By Paul Youldon.
Sport is part of what it is to be Canadian: the pursuit of excellence, learning to compete, overcoming adversity, social engagement, lifelong learning, tolerance, healthy and fun physical activity, building community capacity and learning about team work and leadership.
Ringette is no different.
However, as a primarily, but not exclusively, female sport, we see many vulnerabilities exposed with respect to athlete’s human rights.
Moreover, we see the power base of leagues, sport governing bodies and team leadership dominated by men. Even though Ringette has often been put forward as the “poster child” sport to increase female participation and foster a new era for female leadership, the fact remains that the majority of coaches are men. Notwithstanding “affirmative action” initiatives in place for the past two decades, scant progress is being made. In fact, we have observed selective abuse from male ringette coaches toward ringette players taking on coaching roles by ignoring them or not permitting them to participate in decisions and leadership opportunities. We are losing more female coaches then we are retaining.
One aspiring female coach and ringette player of 15 years told me that she felt “excluded” and “intimidated” by a coaches room full of male ringette coaches. She had serious doubts about her future as a ringette coach.
This is not about gender, it is about social change with a feminist theme.
Over 100 years ago, John Acton, coined the expression “Power tends to corrupt and absolute power corrupts absolutely.”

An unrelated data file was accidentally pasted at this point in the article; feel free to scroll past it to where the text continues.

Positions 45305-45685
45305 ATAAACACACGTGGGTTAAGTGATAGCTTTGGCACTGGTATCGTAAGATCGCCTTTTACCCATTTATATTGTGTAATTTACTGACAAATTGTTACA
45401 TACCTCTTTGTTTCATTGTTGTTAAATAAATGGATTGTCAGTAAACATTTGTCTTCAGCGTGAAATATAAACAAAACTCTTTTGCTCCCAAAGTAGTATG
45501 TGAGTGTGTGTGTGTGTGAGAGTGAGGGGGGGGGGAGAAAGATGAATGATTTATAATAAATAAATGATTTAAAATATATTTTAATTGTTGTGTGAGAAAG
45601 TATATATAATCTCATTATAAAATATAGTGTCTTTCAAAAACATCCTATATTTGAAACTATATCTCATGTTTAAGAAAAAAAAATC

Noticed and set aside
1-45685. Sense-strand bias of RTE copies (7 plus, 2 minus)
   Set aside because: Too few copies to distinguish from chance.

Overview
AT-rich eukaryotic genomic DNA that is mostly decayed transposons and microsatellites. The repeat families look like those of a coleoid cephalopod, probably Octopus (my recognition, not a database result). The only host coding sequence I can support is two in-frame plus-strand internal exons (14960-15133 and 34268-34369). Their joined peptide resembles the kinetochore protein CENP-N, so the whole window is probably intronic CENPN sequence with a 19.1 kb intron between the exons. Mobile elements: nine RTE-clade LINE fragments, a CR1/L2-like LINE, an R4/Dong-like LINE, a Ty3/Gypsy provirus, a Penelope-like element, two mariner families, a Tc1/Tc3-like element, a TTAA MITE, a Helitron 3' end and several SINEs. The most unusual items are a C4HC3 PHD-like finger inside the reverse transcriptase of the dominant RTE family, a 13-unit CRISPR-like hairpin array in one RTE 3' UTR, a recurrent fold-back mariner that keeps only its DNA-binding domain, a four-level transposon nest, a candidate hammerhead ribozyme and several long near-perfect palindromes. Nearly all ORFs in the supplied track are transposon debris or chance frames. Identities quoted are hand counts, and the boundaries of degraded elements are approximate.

This expression applies perfectly to the sport coach.
I have heard this statement too many times “he is the coach –he can do what he wants.” Players fear reprisals and may lack the confidence to speak out about poor playing conditions, abusive or harassing coaching practices, even behaviours that may affect health and safety. We once observed a ringette coach picking up a young player from the ice and getting her to show that she was NOT injured, yet it was later confirmed that she had broken her ankle. The coach refused to acknowledge the injury because it may have affected the game result.
Players deserve “industry standard” health and safety practices.
Coaching is often compared to a traditional organizational hierarchy. The coach sets the agenda, makes all the decisions, and players must obey or quit. Many existing coaches feel this is the best way to get things done, and may also lack the skills to “engage” the athletes.
Although we promote “Respect in Sport” through substantial national efforts, we continue to see disregard for ringette athlete considerations. In fact, many coaches think they are doing the right thing by leading with clear and strong language that is well grounded in historical tradition, such as the practice of “benching” players and scolding them in front of other colleagues, rebuked in a loud voice; others are neglected and possibly given a demotion on the team. These are actual clear examples of power harassment. In the workplace, there would be consequences for such actions.
Although Long Term Athlete Development (LTAD) Models promote athlete “engagement” and “involvement” in team decision-making, we often see teams and leagues run without any athlete input. One of the key values that female athletes will espouse is inclusivity, fairness and opportunities for social interaction. Failure to provide these social dynamics, is not just ignoring our sport vision of LTAD, it is just really bad coaching.